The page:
Can we afford not to screen MSers for cognitive impairment? Have your say. #ClinicSpeak #BrainHealth #MSBlog
"You are all aware that I ran a longish social media campaign to get MS rebranded a preventable dementia. My motivation was to get regulators to realise that early disability in MS is driven by cognitive impairment that occurs long before physical disability is noted. The hope was to get highly-effective therapies licensed first-line to allow informed pwMS to make active decisions about trying to prevent irreversible damage to their brains and acquiring irreversible cognitive deficits. Whether or not the 'MS Preventable Dementia' campaign made a difference I don't know, but alemtuzumab got a 1st-line license and the rest is history."
"I remember presenting the 'MS Preventable Dementia' campaign at the EMA MS Workshop on the 17th October 2013 (see below). I recall taking a pasting from both the regulators and some of my colleagues at this meeting. One regulator categorically denied that MS is a preventable dementia and thought classifying it as such was wrong. This particular regulator, as most neurologists, see dementia as a disease mainly of the elderly and limited to so called classic neurodegenerative diseases, e.g. Alzheimer's disease. I have in past suggested to some of these deniers that they study the philosophy of medicine and the classification of diseases. They would then see that MS ticks all the boxes for being a potentially dementing disease. The difference between MS and say Alzheimer's disease is that we have effective treatments for MS and if we use these treatments early and effectively we could at least delay, and hopefully, prevent irreversible cognitive impairment."
"The reason why 50% of pwMS are unemployed on average 10 years after initial diagnosis at an EDSS of 3.0-3.5 (no overt physical disability) is almost certainly due to cognitive impairment. The cognitive impairment in early MS doesn't cause obvious symptoms and signs because of compensatory mechanisms. The cost however of compensating for cognitive impairment is cognitive fatigue, depression and anxiety. The early burden of MS is massively under reported and because neurologists and MS nurse specialists don't routinely screen for cognitive impairment it goes undiagnosed and under recognised. Would you like this to change? Would you want routine cognitive testing? A recent debate that was played out in the Multiple Sclerosis Journal goes through the arguments for and against routine cognitive testing; I think Dawn Langdon one the argument. In support of Dawn, NICE have suggested in their MS Guidelines that pwMS should have annual cognitive screening done. I am all for it, because if we detect cognitive impairments early we may be able to proactively manage patients and this information would almost certainly affect treatment decisions. We also know that identifying patients with cognitive impairments, albeit subtle impairments, means we could watch these patients more closely and help them address potential issues before they arise. There also many cognitive rehabilitation programmes that patients may find helpful. I am also personally in favour of patients being informed about their disease; patients not knowing about cognition is against this management philosophy."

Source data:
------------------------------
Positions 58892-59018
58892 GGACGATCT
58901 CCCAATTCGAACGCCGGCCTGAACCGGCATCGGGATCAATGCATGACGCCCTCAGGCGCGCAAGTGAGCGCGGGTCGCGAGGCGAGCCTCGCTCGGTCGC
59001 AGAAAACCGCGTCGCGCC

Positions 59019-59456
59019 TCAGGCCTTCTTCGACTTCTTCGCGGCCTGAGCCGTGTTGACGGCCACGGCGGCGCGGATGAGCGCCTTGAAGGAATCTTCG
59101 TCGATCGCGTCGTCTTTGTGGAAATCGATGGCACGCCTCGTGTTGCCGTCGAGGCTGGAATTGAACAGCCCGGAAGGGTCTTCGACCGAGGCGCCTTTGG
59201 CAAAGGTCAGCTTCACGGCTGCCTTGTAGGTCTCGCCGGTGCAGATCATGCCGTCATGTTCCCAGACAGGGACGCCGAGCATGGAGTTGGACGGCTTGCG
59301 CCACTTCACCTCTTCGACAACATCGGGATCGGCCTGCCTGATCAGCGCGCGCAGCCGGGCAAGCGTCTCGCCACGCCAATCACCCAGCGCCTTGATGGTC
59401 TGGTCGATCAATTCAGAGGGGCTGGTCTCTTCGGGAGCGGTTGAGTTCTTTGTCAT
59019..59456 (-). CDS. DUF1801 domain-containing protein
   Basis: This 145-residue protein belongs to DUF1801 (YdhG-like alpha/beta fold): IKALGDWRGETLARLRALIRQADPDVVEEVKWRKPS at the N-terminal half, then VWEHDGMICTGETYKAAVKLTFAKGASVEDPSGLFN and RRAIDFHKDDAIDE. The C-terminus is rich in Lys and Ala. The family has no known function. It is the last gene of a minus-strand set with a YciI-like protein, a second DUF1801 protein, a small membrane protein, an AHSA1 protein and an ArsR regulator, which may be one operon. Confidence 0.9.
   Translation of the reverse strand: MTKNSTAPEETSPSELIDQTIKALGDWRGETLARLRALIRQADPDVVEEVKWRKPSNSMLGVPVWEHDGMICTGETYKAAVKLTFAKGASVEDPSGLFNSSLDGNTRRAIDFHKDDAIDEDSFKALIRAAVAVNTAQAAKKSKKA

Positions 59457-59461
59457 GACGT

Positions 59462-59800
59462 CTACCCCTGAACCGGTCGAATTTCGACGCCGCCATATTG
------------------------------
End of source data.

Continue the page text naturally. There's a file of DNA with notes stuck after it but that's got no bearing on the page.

"The problem, however, with routine cognitive assessments in NHS practice is resources; we simply don't have the physical manpower to do routine testing. We are however, hoping to get a pilot off the ground to do cognitive testing at Barts Health. The question is would you as a person with MS want to know about your cognition? We know cognitive impairment is closely linked to accelerated brain volume loss and poorer long-term outcomes. Knowing you are in a poor prognostic group may be the trigger for choosing more effective treatment or for making difficult decisions about your life. I would appreciate it if you could complete the short survey below about routine cognitive testing; it will help us get an idea if there is an appetite out there for routine cognitive testing."
Langdon D. A useful annual review of cognition in relapsing MS is beyond most neurologists - NO. Mult Scler. 2016 Apr 5. pii: 1352458516640610.
McNicholas & McGuigan. A useful annual review of cognition in relapsing MS is beyond most neurologists - YES. Mult Scler. 2016 Apr 5. pii: 1352458516639385.
Hutchinson M. A useful annual review of cognition in relapsing MS is beyond most neurologists - Commentary. Mult Scler. 2016 Apr 5. pii: 1352458516642624.
Labels: BrainHealth, ClinicSpeak, cognition, Cognitive impairment, dementia, EMA